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Black was similarly successful in leading the Court to embrace his vision of free speech absolutism. In dissenting opinions with Justice William O. Douglas, he wrote inspiring defenses of the free speech rights of suspected Communists during the McCarthy era in the 1950s. But by the 1960s, when the American public was more in the mood to protect speech critical of the government, majorities of the Court followed suit. In the 1964 case New York Times Co. v. Sullivan, the Court unanimously reversed a libel verdict against THE NEW YORK TIMES obtained by an Alabama police commissioner who objected to an ad placed by civil rights protesters. Public debate, Justice William Brennan held for the unanimous Court, should be "uninhibited, robust, and wide-open" and therefore public officials could not sue for libel unless the offending statement was made with reckless disregard for the truth. Similarly, in the so-called "Pentagon Papers" case (New York Times Co. v. United States [1971]), the Court rejected efforts by the Nixon administration to prevent the TIMES and THE WASHINGTON POST from publishing a secret account of events leading up to the Vietnam War.

Black's most satisfying victories of the 1960s were in cases involving basic guarantees of criminal procedure. In one of the most inspiring, Black wrote the opinion for the Court in Gideon v. Wainwright (1963), which held that states were obligated to provide court-appointed lawyers to all defendants in felony cases. Black joined the controversial 1966 decision Miranda v. Arizona, which required police officers to inform criminal suspects of their right to remain silent and to talk to an attorney before answering questions -- now known as the "Miranda rights"; he also joined Mapp v. Ohio, which held that illegally seized evidence had to be excluded from state trials.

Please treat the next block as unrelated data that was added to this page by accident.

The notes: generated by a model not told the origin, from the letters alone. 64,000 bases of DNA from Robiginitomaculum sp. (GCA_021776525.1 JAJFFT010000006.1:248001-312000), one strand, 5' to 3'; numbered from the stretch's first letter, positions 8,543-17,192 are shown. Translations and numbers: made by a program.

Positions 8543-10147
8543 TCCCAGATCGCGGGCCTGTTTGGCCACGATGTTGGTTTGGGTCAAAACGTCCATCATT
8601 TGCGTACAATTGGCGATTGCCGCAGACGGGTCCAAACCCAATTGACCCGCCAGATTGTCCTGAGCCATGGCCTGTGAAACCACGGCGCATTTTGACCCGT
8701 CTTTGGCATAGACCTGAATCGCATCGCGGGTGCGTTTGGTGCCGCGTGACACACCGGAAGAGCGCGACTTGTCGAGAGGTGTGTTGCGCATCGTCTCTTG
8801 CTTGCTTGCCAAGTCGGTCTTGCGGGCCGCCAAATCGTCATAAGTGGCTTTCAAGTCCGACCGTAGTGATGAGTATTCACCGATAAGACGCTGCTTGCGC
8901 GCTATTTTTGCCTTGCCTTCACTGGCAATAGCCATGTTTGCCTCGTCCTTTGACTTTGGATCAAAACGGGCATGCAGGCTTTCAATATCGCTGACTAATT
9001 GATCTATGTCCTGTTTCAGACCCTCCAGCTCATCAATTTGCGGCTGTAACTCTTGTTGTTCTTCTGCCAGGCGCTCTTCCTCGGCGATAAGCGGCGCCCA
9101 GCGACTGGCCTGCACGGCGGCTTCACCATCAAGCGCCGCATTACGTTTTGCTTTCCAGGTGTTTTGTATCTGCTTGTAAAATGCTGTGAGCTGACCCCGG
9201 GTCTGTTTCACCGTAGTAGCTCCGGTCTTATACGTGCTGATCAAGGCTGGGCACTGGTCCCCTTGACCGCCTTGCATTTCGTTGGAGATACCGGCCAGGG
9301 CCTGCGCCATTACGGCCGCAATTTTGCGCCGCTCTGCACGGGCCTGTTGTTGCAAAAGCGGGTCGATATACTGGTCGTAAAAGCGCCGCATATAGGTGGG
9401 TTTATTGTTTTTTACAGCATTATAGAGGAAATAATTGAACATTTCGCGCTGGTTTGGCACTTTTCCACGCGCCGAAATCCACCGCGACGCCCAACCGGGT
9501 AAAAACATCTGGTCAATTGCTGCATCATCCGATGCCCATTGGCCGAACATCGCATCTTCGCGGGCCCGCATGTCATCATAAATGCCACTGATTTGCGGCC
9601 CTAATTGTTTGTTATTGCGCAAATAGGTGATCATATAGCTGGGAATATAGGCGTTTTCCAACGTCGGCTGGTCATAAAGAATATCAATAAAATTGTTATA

Although the Warren Court was criticized for its judicial activism in cases involving individual rights, most of its decisions were popular with national majorities. Even Griswold v. Connecticut, a 1965 decision striking down a Connecticut law that prevented married couples from using contraceptives, was applauded by the country as a whole. But the Court provoked more controversy in Roe v. Wade (1973), when it extended the right to privacy to protect a woman's right to choose abortion. Despite the political firestorm provoked, which included efforts by opponents to encourage the appointment of justices who would overturn it, the Court reaffirmed the core of Roe when it returned to the issue in the 1992 case Planned Parenthood v. Casey.

The main opinion in Casey was written by three Republican appointees: David Souter, Anthony Kennedy, and Sandra Day O'Connor. The first woman appointed to the Court, O'Connor proved particularly effective in staking out a middle ground in many of the most explosive culture war issues of the 1980s and 1990s -- upholding some but not all affirmative action policies, and some abortion restrictions and religious displays, but not others. Along with Justice Ruth Bader Ginsburg, the second woman appointed to the Court, O'Connor was a champion of women's equality, striking down gender restrictions in public universities as well as attempts to strike jurors on the basis of their gender. Some critics objected that O'Connor behaved liked the Arizona state legislator she once had been, expressing the views of the moderate majority of the country more precisely at times than Congress itself. But under O'Connor's guidance and that of Chief Justice William Rehnquist, the Supreme Court generally maintained public confidence in the 1990s and began the new century with approval ratings similar to that of the president and far higher than that of Congress. The branch of government that Hamilton had described as the least dangerous ended the 20th century as arguably the most self-confident.

About the Author
Jeffrey Rosen is a Professor of Law at George Washington University and legal affairs editor of the NEW REPUBLIC. He is the author of the companion book to the PBS Series, THE SUPREME COURT: THE PERSONALITIES AND RIVALRIES THAT DEFINED AMERICA (Times Books).
Photo of Earl Warren.
Earl Warren was Chief Justice from 1953 to 1969.

Reproduction courtesy of the University of Southern California Library

Did You Know? John Marshall is the only person in U.S. history to serve as a Congressman, Senator, Cabinet Officer, Governor of a State and Supreme Court Justice.